For example, in one quest I needed to sneak into a construction area to rescue an informative but, thanks to the scourge of health and safety regulations these days, this is easier said than done. There were drones and cameras and guards all over the place, so I had two options: I could swap out to the construction worker I recruited and simply stroll in, or I could go in all guns blazing, hijack a construction drone and rain down death from above.
Obviously I took the latter and it ended as expected, with me dead in the corner. It was fun to try and in the end I completed the mission with a combination of stealth and assassinations. As I said… you have the freedom to choose your approach, whether it be cunning and guile or the standard Hollywood action blockbuster no lives matter approach.
HACK THE PLANET!
As mentioned earlier, my hands-on session occurred through the power of remote work and as such there was a bit of lag. In an open-world game like Watch Dogs: Legion, that lag was barely noticeable though.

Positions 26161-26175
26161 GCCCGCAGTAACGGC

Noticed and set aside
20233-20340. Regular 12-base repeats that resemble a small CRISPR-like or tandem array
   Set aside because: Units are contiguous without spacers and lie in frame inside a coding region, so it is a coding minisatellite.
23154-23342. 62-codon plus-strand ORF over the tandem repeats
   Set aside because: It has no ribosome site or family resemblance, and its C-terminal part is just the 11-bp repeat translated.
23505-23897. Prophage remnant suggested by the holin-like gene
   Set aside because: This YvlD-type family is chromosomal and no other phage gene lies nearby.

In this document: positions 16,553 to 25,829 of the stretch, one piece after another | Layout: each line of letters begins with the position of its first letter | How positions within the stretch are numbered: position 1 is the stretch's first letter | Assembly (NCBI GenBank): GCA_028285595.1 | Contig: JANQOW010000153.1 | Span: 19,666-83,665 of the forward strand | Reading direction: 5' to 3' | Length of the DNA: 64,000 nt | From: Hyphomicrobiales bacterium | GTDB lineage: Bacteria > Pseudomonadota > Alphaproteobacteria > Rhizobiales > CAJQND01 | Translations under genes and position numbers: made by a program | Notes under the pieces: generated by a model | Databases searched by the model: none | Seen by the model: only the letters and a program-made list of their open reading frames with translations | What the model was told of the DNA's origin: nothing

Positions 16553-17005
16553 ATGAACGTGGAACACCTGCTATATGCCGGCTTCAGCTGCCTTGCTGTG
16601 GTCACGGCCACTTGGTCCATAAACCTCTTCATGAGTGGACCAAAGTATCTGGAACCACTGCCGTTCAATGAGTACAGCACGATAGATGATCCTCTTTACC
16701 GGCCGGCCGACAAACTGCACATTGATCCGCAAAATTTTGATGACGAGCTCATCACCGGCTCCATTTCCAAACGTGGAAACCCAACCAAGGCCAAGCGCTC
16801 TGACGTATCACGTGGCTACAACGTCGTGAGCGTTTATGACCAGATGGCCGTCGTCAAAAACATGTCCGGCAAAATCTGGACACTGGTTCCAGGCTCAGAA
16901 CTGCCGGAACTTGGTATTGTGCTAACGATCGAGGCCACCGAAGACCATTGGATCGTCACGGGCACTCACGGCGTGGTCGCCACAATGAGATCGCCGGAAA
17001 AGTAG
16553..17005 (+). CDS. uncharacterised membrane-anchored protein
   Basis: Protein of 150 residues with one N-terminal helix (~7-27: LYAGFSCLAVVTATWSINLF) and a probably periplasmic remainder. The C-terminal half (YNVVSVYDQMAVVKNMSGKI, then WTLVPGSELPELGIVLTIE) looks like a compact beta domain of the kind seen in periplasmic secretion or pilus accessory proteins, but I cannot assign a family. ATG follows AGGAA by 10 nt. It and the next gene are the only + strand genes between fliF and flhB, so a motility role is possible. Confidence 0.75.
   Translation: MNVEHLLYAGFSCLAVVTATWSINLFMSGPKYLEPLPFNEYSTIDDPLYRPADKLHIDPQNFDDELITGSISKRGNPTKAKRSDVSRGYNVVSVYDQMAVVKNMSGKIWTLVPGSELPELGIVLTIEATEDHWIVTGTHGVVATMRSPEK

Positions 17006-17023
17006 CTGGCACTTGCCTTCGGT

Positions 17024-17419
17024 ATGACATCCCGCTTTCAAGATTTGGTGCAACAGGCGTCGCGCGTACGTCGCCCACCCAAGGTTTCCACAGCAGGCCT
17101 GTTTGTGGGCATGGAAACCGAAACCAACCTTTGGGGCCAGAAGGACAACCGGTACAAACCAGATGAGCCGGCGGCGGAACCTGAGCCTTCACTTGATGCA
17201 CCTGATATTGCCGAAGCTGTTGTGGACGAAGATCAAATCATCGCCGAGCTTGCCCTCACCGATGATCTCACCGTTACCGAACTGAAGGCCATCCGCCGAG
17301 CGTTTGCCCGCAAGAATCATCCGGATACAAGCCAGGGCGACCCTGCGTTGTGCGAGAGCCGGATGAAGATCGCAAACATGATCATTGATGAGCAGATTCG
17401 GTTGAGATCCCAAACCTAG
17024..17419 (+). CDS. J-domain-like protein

The movement, gunplay and stealth aspects all made for a pleasant and easy game to get into, with the difficulty being more around how you formulate your plan of attack for the objectives. Who knows, maybe my gung-ho approach would have worked with less lag.
Obviously the hacking mechanic is central to Watch Dogs: Legion, but it never feels like a gimmick or tacked on. It feels natural and is easy to use and understand in virtually all scenarios.
A common example would be hacking into a CCTV camera and then jumping to the next one to see right into the bowels of a building and plan your approach. You’ll also use hacking to move cars, cause a disturbance or raise anti-terror barriers to get away from police to name but a few ideas. There are also the usual puzzles and mini-games dotted around the immersive world for you to try out, when you want to take a break from saving London.
In the end, my game time ended too soon for my liking. I was never overly excited about previous Watch Dogs games, but after experiencing Watch Dogs Legions it’s now at the top of my must-play list. It has been quite a while since I immersed myself in an open-world game like this and Watch Dogs: Legion is likely to be the one I jump back into upon release.
But as always, rather wait until the full reviews are out before making your decision. For now though, London’s looking like an attractive playground in which to cause some chaos and have a merry ol’ time.
Last Updated: July 12, 2020